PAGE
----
18 Feb. 1762–15 Apr. 1825
Daniel Asbury, pioneer Methodist preacher, was born in Fairfax County, Va., the son of Thomas and Pettie Jennings Asbury. At the age of sixteen he went to Kentucky, where he was captured by a band of Shawnee Indians while transporting provisions to a frontier army post. He was taken first to the West and then into Canada and finally became a prisoner of the British during the Revolutionary War. Upon release from a Detroit prison, he found his way back to his father's home in Virginia. There he was converted, entered the traveling ministry of the Methodist Episcopal Church in 1786, and was appointed to serve the Amelia Circuit in Virginia. The following year he was sent to North Carolina, where he served for most of the remaining years of his life. In Lincoln County he met and married Nancy L. Morris; they were the parents of eleven children: Franklin, Pettie (m. Robert Abernethy), Susanna L. (m. James Wilkerson), James Thomas, Henry, Lettie (m. William Cornelius), Daniel, Wesley, Hiram, William, and Fletcher.
Some years after his marriage, Asbury temporarily left the traveling ministry, although he continued to serve as a local preacher. Then in 1803 he returned to the itinerant ranks, and in 1806 was appointed presiding elder of the Swanino (Swannanoa) district. He served a total of fourteen years as a presiding elder. In 1808 he was elected one of eleven representatives of the South Carolina Conference (which included the western half of North Carolina) to the first delegated General Conference of the Methodist Episcopal Church.
Although Daniel Asbury was not related to Bishop Francis Asbury, they were close friends and colaborers, and the bishop visited Daniel's home on numerous occasions. Daniel was considered one of the most important of the early Methodist leaders in the state and personally established numerous preaching places and circuits.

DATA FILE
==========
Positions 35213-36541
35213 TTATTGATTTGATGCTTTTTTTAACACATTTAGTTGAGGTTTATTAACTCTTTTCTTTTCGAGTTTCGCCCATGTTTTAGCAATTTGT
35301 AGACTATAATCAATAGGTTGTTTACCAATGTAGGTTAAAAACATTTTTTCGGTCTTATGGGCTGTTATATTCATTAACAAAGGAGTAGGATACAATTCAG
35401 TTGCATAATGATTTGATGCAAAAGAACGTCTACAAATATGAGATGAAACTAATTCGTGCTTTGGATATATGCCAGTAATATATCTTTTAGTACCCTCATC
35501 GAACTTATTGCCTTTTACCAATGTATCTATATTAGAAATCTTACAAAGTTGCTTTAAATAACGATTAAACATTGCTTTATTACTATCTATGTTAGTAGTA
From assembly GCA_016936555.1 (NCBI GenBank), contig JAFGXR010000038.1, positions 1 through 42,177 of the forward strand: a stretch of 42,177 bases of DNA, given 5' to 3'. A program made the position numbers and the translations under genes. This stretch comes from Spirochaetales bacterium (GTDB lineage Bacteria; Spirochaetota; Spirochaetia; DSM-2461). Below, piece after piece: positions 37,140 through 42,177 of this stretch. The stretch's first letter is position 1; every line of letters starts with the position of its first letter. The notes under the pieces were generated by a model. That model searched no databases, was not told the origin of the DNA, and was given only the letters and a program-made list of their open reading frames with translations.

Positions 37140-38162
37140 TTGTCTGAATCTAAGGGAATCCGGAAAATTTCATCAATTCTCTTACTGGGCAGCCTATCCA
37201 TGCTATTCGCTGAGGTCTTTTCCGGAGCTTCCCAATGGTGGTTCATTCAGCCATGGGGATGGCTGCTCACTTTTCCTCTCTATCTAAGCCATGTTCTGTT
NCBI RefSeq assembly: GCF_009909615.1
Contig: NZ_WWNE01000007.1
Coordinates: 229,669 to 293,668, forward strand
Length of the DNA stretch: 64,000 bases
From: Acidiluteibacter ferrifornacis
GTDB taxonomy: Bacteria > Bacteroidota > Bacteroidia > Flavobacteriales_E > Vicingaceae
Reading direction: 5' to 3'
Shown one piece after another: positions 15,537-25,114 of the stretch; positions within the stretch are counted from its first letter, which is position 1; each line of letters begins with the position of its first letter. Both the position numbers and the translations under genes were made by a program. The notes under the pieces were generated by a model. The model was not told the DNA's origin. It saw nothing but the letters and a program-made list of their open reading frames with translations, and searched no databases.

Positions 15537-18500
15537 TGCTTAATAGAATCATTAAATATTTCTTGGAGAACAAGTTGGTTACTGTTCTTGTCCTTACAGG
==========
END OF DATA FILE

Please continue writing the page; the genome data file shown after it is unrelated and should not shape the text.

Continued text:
When the annual conference met at Fayetteville in January 1825, Daniel Asbury sought and was granted the superannuate relation. He died at his home and was buried at Rehoboth Church, Catawba County.
Daniel Asbury Papers (Folder 1, Commission on Archives and History, United Methodist Church, Lake Junaluska).
Elmer T. Clark et al., The Journal and Letters of Francis Asbury, 3 vols. (1958).
Nolan B. Harmon, Encyclopedia of World Methodism (1974).
Minutes of the Annual Conference, Methodist Episcopal Church, 1786–1825.
Daniel Ashbury, UNC Repository: http://repository.lib.ncsu.edu/collections/bitstream/1840.6/1096/21/0022_DanielAsbury.pdf
Asbury, Daniel 1762-1825 in WorldCat: https://www.worldcat.org/identities/np-asbury,%20daniel$1762%201825
"Mount Harmony United Methodist Church." N.C. Highway Historical Marker O-75, N.C. Office of Archives & History. https://www.ncdcr.gov/about/history/division-historical-resources/nc-hig...(accessed May 8, 2013).
Guide to the Daniel Asbury Family Papers, Prepared by Robert D. Simpson, Archival Assistant, United Methodist Archives and History Center, General Commission on Archives and History of The United Methodist Church: http://catalog.gcah.org/publicdata/gcah1056.htm
"Mount Harmony United Methodist Church." N.C. Highway Historical Marker O-75, N.C. Office of Archives & History. https://www.ncdcr.gov/about/history/division-historical-resources/nc-hig...(accessed May 8, 2014).
1 January 1979 | Queen, Louise L.